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Discussion: Genesis 1976-1982

Posts: 79
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Post by eesau May 9, 2007 (41 of 79)
racerguy said:

I stopped reading that forum when it became clear that most of the posters have never heard an SACD that they didn't think sounded bad, and there are several prolific posters who claim every SACD has been processed and compressed, even when it hasn't.

yes,

maybe this forum is biased towards pure analog audio and LPs but they still seem to have been able to make comparisons between previous CD releases and the CD layer of the new SACDs ... and the resulting graphs look very much like figures in the popular YouTubee compression video.

Can you hear the compression?

Esa

PS. according to Bob Katz, every recording uses compression in some format ... so maybe those guys in the forum were right (check form Bob's book available from: http://www.digido.com/)

Post by Daveypoos May 9, 2007 (42 of 79)
OK, I got the box set by pre ordering and using a web coupon for £63, that is what pre ordering is about, you take a chance on the price, this time I came out top.

My set up isn't high end, but it is not cheap as chips either. I have only listened to the SACD multi channel mixes.

The sound is always going to be a down to set up, and personal taste, there are always dissagreements. I remember seeing a documentary on Dark Side of the Moon where Alan Parsons was still arguing that the band should have let him do certain things on certain tracks.

Over all I like what a bought, I'm sure if I had been sitting next to Nick Davies I would have asked for changes here and there, and then another group of people would be complaining.

Probably the bigest factor in the death of SACD as a medium for mainstream releases has been the rubbish that has been written by idiots who pay more attention to buzz words and technical specs rather than sitting down and actually listening to the music.

I have a fair collection of SACD/DVD-A & DTS audio discs, I would rather have a favourite album be released in 5.1 on your least favourite format than not at all.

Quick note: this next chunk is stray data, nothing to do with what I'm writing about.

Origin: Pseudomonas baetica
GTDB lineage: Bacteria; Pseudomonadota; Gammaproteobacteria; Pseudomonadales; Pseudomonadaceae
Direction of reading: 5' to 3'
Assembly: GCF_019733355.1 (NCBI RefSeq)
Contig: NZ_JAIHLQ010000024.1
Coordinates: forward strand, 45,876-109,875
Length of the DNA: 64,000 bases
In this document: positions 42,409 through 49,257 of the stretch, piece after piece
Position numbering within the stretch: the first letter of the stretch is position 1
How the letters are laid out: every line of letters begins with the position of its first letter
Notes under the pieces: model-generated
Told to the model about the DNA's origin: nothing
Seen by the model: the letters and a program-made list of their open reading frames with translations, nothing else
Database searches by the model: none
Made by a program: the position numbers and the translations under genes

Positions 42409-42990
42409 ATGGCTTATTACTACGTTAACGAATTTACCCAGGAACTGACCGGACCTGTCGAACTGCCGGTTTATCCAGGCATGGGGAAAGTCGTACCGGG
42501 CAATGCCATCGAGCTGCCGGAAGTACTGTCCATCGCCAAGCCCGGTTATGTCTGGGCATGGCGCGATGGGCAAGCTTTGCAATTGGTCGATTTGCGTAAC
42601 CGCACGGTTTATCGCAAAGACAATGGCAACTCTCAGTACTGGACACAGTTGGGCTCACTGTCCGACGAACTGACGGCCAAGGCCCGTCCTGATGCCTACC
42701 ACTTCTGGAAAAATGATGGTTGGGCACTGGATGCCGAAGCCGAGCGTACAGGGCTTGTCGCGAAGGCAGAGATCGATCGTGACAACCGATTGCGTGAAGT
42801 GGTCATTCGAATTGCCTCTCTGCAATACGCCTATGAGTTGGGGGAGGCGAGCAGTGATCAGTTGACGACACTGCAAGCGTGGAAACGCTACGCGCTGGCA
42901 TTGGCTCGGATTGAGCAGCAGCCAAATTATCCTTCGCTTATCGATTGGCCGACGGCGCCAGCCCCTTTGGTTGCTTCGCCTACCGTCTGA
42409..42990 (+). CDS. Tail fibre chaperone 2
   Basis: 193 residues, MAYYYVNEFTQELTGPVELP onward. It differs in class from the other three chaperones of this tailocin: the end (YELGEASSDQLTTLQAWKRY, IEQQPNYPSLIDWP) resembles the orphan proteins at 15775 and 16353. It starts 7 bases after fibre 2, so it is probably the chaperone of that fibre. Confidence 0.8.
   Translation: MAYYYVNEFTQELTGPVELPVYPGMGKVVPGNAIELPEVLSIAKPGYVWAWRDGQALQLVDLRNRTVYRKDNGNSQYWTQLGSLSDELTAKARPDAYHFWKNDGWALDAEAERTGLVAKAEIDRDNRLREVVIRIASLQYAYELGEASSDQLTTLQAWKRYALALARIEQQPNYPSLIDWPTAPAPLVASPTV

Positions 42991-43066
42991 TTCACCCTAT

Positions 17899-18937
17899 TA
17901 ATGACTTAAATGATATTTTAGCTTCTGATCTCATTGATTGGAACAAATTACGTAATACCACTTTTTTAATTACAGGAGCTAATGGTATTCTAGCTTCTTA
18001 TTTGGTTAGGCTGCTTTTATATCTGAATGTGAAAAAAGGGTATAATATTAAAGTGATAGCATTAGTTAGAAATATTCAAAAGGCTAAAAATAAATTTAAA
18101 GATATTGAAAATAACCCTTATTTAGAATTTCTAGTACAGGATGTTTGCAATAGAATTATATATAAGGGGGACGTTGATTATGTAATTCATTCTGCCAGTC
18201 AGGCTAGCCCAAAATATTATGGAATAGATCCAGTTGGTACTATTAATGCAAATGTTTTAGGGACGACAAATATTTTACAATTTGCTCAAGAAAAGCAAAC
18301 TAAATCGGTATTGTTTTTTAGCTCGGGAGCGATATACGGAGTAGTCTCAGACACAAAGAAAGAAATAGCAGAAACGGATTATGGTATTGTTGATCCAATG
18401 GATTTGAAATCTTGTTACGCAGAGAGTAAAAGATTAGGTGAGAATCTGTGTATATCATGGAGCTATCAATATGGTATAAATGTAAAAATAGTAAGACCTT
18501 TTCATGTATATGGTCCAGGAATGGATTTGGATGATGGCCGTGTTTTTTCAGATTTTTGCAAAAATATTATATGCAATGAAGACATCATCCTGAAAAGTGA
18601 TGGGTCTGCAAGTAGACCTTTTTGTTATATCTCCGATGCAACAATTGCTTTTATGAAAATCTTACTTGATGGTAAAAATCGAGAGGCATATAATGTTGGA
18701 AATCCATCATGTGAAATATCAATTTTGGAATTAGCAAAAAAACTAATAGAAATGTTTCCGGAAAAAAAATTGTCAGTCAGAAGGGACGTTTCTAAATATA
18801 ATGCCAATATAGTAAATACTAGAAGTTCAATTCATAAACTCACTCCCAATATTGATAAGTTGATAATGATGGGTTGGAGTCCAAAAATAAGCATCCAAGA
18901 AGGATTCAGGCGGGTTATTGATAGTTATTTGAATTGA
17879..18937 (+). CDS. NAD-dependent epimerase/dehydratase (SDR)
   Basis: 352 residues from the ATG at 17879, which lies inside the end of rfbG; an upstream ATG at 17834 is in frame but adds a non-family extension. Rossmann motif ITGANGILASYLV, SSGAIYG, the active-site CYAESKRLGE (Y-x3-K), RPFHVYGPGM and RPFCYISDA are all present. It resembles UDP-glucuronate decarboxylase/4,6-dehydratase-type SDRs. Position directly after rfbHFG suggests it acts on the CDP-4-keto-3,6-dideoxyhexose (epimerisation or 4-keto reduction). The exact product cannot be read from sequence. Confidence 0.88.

I feel all the arguments about DTS/SACD/DVD-A are reminiscent of schoolboys arguing if Ataris or Amigas were best, just as pointless and childish. My player (and many others) can play all three formats, so just release the albums and I'll buy them. Lossy format, hey maybe my dog can tell the difference but I don't give a monkey's.

Post by racerguy May 9, 2007 (43 of 79)
eesau said:

yes,

maybe this forum is biased towards pure analog audio and LPs but they still seem to have been able to make comparisons between previous CD releases and the CD layer of the new SACDs ... and the resulting graphs look very much like figures in the popular YouTubee compression video.

I have seen the results of some of the "tests" that certain posters there performed. Just because someone has access to an analysis tool doesn't mean he knows how to use it; nor does it mean that he can properly interpret the results. I have seen posters there insist that a narrow dynamic range, which is the natural result of mixing down a multi-track, is a clear sign of post-production compression.

Way too many audiophiles who have never even seen the inside of a studio think that their participation in an audio hobby automatically gives them some sort of recording and mastering expertise. It would be laughable if it wasn't so pathetically sad.

Post by dbfarr63 May 9, 2007 (44 of 79)
Daveypoos said:

OK, I got the box set by pre ordering and using a web coupon for £63, that is what pre ordering is about, you take a chance on the price, this time I came out top.

My set up isn't high end, but it is not cheap as chips either. I have only listened to the SACD multi channel mixes.

The sound is always going to be a down to set up, and personal taste, there are always dissagreements. I remember seeing a documentary on Dark Side of the Moon where Alan Parsons was still arguing that the band should have let him do certain things on certain tracks.

Over all I like what a bought, I'm sure if I had been sitting next to Nick Davies I would have asked for changes here and there, and then another group of people would be complaining.